The San Diego Zoo . . .

. . . had no more teeth bared as of last Thursday than did the local federal courthouse, where the Panel held its most recent round of oral arguments.  Before imPaneled delves too deeply into any particular proceeding, a few highlights will serve as an appetizer:

  • Without explanation, the clerk’s office  asked counsel to sign in at 8:00–90 minutes before the initial argument–rather than 8:30, which has been the recent standard.  Conspiracy theorists posit that the move was intended to limit the widespread evening socializing that has preceded the last several hearings, thanks in part to our good friends in the claims administration business.  (Note to those friends: Don’t let them push you around.  Turn it up at future hearings.)
  • Judge Vratil ably presided in Judge Heyburn’s absence.  Coincidentally or not, their Honors’ questioning was more pointed than usual.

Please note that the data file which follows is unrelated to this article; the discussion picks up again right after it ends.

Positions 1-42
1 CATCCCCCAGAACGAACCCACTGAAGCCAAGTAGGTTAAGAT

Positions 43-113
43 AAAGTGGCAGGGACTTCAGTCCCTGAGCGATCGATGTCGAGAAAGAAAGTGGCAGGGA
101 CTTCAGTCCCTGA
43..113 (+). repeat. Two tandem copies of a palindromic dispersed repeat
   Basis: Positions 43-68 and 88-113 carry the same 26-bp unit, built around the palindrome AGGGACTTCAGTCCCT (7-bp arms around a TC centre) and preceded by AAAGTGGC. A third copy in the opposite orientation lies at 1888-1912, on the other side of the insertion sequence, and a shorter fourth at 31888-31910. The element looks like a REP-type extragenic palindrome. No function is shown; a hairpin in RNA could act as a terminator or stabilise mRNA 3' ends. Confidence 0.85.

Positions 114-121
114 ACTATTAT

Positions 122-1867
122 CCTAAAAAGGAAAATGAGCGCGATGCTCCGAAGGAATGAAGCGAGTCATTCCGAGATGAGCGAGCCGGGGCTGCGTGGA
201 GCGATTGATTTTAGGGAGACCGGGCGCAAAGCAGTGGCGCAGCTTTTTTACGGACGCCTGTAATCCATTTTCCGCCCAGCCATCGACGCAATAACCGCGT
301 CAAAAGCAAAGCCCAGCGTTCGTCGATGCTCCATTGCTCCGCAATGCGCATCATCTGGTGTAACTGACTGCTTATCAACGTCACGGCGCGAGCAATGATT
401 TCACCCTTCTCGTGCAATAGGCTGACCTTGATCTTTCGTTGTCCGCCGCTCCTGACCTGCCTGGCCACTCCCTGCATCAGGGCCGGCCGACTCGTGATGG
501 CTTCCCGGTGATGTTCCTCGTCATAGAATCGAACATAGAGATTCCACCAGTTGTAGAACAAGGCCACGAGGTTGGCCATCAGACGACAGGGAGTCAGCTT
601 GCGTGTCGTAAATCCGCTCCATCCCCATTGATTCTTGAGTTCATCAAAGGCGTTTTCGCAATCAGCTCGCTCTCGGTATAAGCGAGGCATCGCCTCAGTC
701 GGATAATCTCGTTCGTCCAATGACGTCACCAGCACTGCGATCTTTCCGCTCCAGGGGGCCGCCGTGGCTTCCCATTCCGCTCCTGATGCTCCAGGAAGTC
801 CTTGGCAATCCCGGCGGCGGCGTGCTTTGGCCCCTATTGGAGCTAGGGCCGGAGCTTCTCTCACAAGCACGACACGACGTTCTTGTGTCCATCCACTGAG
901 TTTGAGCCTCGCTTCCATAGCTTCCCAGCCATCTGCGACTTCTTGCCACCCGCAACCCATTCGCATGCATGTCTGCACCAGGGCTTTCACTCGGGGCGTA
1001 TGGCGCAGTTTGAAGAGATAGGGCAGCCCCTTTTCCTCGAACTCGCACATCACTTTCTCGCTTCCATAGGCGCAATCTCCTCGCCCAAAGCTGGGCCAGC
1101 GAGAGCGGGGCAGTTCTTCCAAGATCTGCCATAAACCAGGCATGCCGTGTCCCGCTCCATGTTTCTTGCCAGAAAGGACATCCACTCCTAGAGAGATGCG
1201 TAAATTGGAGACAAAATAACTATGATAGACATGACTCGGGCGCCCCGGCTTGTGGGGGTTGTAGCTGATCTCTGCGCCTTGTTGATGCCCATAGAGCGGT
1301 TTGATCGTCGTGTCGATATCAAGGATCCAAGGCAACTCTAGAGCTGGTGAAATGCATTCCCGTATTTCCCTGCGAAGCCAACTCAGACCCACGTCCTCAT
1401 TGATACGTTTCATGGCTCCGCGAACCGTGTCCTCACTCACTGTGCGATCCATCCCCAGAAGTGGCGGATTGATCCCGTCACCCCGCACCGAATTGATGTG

• As to that pointed questioning, in two instances–to be identified in future posts–the Panel substantially accused defendants arguing against consolidation of groundlessly pressing a “divide and conquer” strategy.  imPaneled welcomes such plain speaking to what others might generally perceive to be bland arguments.  In an ideal world, these hearings would be so dramatic and entertaining they would have to be held in sports arenas rather than courtrooms.

More to come soon . . . or at least soonish.

 

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1 Comment

  1. John Macoretta

     /  04/03/2012

    Is anyone else concerned that the panel’s consideration of their arguments will be soured by Kansas’ loss last night? Especially after so much blatant sucking up to Judge Vratil’s favorite team.

    Reply

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  • About the blogmaster

    Bart Cohen is the principal of the Law Office of Bart D. Cohen, where he represents his clients in class actions and other complex litigation, and Winning Briefs, where he polishes, edits and drafts written work product for overextended lawyers.

    His unnatural appetites for rules and research of all kinds have made him an expert on proceedings before the Judicial Panel on Multidistrict Litigation. He feeds those appetites and chronicles the battles to land lead counsel appointments that are fought in part before the Panel on imPaneled.

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